New research has revealed that whilst 41% of executives believe social networking helps to build and maintain workplace culture, only 21% of employees have the same view.
Additionally, the survey of over 1,300 employees and executives by Deloitte and Harris Interactive, showed that business leaders and staff also differ on whether social media has a positive effect on the workplace.
According to the figures, 45% of executives believe social media produces benefits compared with only 27% of staff; 38% of senior staff also claimed it allows for increased management transparency compared with 17% of junior staff.
The study also showed that executives tend to prioritise a clearly defined business strategy (76%) above clearly defined and communicated core values and beliefs (62%), whilst employees value them equally.
Considering the elements of workplace culture, senior staff rank the tangibles – competitive compensation (62%) and financial performance (65%) – among the top factors influencing culture on the job whereas employees say the intangibles – regular and candid communication (50%) and access to management (47%) - outweigh the tangibles.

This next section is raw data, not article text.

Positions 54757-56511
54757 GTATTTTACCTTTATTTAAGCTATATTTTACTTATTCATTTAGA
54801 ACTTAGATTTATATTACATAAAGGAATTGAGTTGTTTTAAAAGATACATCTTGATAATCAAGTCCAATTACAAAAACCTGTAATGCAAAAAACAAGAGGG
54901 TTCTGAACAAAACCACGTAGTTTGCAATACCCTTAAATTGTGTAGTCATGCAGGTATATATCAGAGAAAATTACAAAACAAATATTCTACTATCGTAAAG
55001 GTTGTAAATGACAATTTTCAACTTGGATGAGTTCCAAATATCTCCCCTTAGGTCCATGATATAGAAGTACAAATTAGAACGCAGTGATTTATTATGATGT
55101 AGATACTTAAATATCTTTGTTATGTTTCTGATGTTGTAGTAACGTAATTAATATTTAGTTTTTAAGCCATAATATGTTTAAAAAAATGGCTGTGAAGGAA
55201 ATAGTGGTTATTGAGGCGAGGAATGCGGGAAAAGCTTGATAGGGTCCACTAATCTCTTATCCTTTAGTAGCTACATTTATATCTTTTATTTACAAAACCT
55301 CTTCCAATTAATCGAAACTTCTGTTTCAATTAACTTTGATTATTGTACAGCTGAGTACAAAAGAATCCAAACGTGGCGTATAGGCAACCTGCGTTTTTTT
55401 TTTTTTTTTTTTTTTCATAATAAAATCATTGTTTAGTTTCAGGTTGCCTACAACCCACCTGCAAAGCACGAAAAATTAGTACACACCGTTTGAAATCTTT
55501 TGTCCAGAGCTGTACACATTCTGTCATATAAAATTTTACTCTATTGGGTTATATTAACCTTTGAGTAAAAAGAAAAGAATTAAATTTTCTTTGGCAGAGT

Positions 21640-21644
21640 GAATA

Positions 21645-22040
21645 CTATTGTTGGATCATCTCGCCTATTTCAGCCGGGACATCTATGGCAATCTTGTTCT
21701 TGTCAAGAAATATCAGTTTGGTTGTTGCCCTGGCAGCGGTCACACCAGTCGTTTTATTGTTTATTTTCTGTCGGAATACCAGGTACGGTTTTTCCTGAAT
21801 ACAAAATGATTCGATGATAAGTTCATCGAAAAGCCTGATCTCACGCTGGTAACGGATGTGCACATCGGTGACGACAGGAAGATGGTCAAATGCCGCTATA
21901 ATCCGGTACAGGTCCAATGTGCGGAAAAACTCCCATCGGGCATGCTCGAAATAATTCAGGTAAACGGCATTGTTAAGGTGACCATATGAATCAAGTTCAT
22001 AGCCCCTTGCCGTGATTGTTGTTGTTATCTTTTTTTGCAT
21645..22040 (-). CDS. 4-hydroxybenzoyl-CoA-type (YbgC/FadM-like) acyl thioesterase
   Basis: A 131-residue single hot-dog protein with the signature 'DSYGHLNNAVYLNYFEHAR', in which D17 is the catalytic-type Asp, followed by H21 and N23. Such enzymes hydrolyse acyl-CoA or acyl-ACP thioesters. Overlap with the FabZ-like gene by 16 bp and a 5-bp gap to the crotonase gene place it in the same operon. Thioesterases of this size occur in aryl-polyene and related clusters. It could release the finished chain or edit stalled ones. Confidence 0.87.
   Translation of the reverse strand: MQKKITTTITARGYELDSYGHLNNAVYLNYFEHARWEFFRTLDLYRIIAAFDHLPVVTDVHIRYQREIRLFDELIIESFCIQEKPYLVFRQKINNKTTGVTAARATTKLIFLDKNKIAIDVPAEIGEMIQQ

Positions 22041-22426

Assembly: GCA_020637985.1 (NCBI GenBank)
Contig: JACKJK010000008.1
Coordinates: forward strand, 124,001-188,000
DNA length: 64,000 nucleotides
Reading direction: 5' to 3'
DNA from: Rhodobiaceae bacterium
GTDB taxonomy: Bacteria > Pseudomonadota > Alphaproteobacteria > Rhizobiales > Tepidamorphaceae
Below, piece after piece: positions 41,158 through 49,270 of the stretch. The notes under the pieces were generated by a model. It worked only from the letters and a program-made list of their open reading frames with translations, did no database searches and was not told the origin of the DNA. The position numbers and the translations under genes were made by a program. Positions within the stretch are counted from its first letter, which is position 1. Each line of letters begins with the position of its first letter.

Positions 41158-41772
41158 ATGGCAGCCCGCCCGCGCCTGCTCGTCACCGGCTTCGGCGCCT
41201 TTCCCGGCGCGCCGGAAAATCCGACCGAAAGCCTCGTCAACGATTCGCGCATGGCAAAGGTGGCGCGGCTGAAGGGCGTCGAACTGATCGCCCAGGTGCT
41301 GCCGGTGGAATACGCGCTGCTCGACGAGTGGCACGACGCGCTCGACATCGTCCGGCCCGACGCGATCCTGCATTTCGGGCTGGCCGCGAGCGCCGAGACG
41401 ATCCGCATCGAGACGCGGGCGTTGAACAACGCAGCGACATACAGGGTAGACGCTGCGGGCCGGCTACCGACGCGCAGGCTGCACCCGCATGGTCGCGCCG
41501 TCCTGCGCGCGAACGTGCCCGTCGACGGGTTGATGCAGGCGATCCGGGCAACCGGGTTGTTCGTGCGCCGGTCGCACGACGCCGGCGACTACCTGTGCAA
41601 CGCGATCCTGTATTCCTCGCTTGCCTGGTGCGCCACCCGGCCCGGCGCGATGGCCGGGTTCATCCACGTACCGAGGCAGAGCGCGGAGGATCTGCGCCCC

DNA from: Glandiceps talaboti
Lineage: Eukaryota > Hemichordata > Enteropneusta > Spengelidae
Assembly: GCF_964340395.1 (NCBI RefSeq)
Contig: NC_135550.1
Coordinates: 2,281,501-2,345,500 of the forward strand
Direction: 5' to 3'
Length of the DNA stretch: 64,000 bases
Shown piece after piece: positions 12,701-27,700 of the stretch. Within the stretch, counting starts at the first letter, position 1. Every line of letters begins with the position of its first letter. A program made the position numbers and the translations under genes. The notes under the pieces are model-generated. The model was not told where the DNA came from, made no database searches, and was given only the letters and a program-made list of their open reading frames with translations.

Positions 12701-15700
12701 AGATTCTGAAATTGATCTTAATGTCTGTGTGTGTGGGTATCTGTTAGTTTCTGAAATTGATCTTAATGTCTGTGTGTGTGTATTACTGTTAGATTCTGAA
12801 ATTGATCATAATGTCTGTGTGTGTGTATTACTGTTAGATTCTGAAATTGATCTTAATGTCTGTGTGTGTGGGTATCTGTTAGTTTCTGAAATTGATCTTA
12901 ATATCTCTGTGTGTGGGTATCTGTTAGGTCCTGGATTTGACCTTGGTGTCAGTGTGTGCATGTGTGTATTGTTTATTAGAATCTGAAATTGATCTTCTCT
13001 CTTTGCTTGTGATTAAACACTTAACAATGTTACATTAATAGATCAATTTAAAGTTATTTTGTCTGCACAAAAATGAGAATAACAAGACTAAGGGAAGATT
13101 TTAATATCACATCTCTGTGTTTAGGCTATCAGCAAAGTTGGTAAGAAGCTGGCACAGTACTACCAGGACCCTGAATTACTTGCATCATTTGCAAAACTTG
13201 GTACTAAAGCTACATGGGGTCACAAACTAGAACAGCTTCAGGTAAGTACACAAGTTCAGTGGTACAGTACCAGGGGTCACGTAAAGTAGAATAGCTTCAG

Punit Renjen, chairman of the board at Deloitte LLP, said: “Our research suggests executives are possibly using social media as a crutch in building workplace culture and appearing accessible to employees. While business leaders should recognise how people communicate today, particularly Millennials, they must keep in mind the limits of these technologies. The norms for cultivating culture have not changed, and require managers to build trust through face-to-face meetings, live phone calls and personal messages.”